More than 5,000 Myanmar refugees have taken refuge at refugee camps in Mae Hong Son in northern Thailand to avoid fighting between the Karenni Army (KA) and Myanmar military forces.
According to reports on Thursday, the KA was attacked by Myanmar junta warplanes in a border town opposite the province in northern Thailand. There were casualties and deaths reported.
Many locals were reportedly forced to take injured persons across the border to Thailand for medical treatment, while others fled for border jungles.
According to a KA source, the Myanmar regime carried out 19 airstrikes, hurting KA soldiers severely. At least seven Karenni troops are said to have been transferred to Mae Hong Son Hospital.
Residents in Mae Hong Son’s Muang area heard gunfire from the other side of the border on Friday. The junta forces were said to be firing bullets every seven minutes.
Over the last three weeks, the number of Myanmar refugees migrating to Mae Hong Son has risen to 5,156. They are housed in four shelters that receive humanitarian aid.
The governor of Mae Hong Son, Chettha Mosikrat, stated that the number of refugees has not yet exceeded the capacity to give interim assistance. During the rainy season, though, officials must log every arrival and begin illness prevention.
Surachet Puinoi, the district chief of Mae Sariang, stated 30 refugees in Sao Hin and Mae Khong sub-districts had malaria. Others have acquired respiratory, digestive, muscle, and bone disorders.
According to Mr Surachet, Thai officials spray insect repellant in the shelters once a week to avoid malaria.
In the event of an emergency, the Mae Sariang district public health office has provided medical personnel and ambulances. He also mentioned that there are two field hospitals available.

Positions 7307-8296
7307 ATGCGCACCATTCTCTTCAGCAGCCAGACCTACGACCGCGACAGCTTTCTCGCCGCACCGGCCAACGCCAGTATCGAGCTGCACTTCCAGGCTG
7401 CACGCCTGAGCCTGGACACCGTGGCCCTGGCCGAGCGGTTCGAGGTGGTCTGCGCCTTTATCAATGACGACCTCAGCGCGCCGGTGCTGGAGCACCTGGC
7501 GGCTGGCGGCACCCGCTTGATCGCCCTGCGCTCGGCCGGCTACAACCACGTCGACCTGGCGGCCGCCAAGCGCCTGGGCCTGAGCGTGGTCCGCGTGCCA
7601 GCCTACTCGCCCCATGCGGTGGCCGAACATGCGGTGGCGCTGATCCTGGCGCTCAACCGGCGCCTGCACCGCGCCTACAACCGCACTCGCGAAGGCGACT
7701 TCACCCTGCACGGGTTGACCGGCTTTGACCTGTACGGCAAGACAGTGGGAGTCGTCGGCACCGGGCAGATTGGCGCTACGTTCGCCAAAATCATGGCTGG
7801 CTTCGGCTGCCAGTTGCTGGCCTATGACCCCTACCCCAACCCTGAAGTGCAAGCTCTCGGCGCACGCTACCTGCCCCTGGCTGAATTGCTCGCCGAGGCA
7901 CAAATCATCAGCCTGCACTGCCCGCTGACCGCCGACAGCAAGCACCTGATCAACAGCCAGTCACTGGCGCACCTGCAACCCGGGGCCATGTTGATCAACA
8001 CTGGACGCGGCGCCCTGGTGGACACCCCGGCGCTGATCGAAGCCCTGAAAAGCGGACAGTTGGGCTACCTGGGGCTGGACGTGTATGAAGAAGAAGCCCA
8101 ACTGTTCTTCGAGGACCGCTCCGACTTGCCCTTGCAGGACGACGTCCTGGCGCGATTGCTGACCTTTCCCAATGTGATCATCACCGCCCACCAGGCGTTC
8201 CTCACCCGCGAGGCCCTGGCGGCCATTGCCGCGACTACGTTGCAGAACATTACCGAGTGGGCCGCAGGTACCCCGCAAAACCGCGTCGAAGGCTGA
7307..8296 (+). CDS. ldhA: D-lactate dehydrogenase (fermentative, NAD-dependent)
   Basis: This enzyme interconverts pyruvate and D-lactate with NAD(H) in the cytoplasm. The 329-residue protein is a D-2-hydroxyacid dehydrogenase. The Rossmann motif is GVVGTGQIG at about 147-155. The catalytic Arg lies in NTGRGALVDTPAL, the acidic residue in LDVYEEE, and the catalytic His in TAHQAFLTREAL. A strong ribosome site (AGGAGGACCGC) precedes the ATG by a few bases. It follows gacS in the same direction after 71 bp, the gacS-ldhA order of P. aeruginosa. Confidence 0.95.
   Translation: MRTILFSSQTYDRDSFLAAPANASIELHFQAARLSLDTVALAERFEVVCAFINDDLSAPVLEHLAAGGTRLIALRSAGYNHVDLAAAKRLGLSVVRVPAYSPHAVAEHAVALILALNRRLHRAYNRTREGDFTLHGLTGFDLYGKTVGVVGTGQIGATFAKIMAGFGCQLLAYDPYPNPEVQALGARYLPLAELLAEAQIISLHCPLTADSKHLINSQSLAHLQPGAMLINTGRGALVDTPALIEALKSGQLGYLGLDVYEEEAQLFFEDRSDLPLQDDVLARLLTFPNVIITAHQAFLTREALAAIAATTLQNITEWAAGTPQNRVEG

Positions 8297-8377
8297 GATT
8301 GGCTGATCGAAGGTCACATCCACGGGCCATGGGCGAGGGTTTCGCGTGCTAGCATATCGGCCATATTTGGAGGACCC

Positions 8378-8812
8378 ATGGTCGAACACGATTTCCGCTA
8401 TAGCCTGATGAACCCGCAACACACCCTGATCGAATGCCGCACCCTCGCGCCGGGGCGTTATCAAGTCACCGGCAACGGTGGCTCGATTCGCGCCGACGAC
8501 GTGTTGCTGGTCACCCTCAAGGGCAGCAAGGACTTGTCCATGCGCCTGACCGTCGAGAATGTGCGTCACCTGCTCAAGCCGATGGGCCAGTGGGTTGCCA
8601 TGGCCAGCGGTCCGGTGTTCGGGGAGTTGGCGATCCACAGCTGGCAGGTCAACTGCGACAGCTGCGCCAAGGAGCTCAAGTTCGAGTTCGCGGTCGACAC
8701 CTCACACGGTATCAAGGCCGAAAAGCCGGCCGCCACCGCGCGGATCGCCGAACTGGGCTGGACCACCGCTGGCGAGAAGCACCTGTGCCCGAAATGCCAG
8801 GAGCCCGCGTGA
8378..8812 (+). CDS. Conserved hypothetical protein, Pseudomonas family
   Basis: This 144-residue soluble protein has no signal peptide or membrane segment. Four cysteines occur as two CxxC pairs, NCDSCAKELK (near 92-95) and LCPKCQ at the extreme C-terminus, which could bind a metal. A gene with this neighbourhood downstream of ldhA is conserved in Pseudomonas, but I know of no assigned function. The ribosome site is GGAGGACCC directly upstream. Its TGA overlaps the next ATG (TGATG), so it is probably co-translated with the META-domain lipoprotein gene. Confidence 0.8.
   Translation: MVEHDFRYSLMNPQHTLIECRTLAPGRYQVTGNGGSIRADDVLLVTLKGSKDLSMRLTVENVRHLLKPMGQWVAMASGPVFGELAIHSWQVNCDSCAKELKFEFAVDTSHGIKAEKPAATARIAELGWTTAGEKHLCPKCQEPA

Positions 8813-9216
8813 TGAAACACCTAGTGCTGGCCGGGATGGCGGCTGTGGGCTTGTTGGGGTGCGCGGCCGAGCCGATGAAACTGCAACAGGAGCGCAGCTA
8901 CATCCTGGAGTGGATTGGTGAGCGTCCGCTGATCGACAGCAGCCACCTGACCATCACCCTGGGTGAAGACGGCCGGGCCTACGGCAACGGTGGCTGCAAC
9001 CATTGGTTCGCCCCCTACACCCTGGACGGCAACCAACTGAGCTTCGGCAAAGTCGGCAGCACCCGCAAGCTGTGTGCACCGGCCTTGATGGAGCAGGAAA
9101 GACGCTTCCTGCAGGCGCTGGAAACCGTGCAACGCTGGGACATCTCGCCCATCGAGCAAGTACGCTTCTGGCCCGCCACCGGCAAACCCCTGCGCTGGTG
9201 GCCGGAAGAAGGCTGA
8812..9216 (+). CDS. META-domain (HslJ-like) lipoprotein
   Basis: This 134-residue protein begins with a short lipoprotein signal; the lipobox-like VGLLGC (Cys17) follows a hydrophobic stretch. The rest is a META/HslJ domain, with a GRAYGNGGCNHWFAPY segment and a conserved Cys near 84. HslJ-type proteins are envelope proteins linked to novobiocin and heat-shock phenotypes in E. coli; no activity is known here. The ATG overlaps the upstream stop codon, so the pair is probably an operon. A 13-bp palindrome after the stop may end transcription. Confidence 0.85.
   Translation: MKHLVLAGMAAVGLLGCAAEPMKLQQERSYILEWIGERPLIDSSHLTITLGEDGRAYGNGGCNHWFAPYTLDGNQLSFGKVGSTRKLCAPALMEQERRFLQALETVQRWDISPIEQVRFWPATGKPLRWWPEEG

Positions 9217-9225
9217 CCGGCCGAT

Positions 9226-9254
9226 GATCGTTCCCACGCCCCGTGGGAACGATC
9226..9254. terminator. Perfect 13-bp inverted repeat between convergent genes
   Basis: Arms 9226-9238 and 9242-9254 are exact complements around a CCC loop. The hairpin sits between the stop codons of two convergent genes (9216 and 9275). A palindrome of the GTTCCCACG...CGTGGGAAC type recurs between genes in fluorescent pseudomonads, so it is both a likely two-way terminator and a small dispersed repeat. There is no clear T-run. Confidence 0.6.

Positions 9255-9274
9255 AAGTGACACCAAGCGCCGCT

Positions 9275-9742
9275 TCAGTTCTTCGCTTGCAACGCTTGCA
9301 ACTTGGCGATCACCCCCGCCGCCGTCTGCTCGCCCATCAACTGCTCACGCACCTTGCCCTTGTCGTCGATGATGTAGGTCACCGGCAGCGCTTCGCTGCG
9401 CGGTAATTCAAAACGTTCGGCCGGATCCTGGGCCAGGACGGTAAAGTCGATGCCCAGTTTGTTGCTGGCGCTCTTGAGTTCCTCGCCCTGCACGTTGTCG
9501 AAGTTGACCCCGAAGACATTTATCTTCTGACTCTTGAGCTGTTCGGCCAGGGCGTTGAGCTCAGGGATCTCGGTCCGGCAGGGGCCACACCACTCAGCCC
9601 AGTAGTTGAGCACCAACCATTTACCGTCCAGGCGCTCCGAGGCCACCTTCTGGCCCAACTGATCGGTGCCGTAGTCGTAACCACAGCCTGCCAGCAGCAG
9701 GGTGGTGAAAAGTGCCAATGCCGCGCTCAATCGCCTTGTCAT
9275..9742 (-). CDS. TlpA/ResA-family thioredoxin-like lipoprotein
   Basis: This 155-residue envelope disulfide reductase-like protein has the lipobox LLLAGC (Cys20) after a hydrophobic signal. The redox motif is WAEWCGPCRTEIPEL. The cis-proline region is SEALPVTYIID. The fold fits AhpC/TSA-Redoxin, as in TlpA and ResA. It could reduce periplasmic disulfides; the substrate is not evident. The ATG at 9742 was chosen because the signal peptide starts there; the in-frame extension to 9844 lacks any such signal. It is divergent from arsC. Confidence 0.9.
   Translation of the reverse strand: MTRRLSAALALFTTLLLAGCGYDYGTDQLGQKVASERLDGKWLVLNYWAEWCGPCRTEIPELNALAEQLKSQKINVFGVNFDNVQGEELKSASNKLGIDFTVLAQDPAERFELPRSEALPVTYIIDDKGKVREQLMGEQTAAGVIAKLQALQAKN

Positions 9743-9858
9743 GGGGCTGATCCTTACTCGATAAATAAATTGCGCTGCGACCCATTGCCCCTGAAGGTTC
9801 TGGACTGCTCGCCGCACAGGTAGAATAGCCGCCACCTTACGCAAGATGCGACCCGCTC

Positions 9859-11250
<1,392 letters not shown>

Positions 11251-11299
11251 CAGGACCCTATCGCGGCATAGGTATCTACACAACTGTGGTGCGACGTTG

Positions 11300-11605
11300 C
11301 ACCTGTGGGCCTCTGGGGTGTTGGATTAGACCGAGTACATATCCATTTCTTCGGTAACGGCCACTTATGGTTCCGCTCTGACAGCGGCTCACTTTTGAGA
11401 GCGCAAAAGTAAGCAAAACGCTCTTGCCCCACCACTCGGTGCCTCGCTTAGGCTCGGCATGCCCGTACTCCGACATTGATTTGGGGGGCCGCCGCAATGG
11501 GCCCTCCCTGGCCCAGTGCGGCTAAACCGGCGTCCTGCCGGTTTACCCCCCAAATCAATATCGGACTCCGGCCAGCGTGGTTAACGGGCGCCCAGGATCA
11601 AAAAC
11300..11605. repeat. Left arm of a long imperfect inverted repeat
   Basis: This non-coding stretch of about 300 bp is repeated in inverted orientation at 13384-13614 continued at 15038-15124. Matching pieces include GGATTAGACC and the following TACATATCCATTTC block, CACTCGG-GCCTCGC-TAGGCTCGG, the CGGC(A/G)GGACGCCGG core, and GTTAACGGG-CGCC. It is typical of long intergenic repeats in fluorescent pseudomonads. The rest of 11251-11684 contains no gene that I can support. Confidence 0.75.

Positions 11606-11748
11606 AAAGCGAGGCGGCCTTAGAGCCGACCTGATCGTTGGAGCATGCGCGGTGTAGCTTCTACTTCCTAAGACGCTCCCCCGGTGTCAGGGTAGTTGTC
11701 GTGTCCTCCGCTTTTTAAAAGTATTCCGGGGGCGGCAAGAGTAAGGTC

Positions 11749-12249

Myanmar conflict and refugees
Myanmar, commonly known as Burma, has been plagued by political upheaval and conflict for many years, causing a large number of people to abandon the nation as refugees. Thailand, which shares a border with Myanmar, has been a major destination for these refugees.
Northern Thailand, in particular, has been a prominent destination for Myanmar migrants seeking shelter and help. The Thai government, in collaboration with foreign organisations and non-governmental organisations (NGOs), has been giving assistance and humanitarian aid to these displaced people.
Myanmar refugees in northern Thailand face a variety of challenges. Some refugees reside in Thai government-run refugee camps, such as those around the Thailand-Myanmar border. These camps offer essential necessities like shelter, healthcare, and education. The conditions in these camps, however, can be difficult, with few supplies and restricted freedom of movement.
There are also numerous Myanmar refugees who live outside of official camps, in border areas or in urban areas. These people may encounter a variety of difficulties, including limited access to support and legal protection. Some may seek informal jobs, while others may seek assistance from local communities or non-governmental organisations.
It’s crucial to remember that the situation is fluid, and Myanmar refugees’ experiences in northern Thailand might shift over time. Political changes in Myanmar, as well as Thai government policies and actions, might have an impact on the conditions and assistance available to refugees.
If you or someone you know is affected by this situation and requires assistance, it is best to contact relevant organisations working with refugees in Thailand or the United Nations High Commissioner for Refugees (UNHCR) office in Thailand for the most up-to-date and accurate information.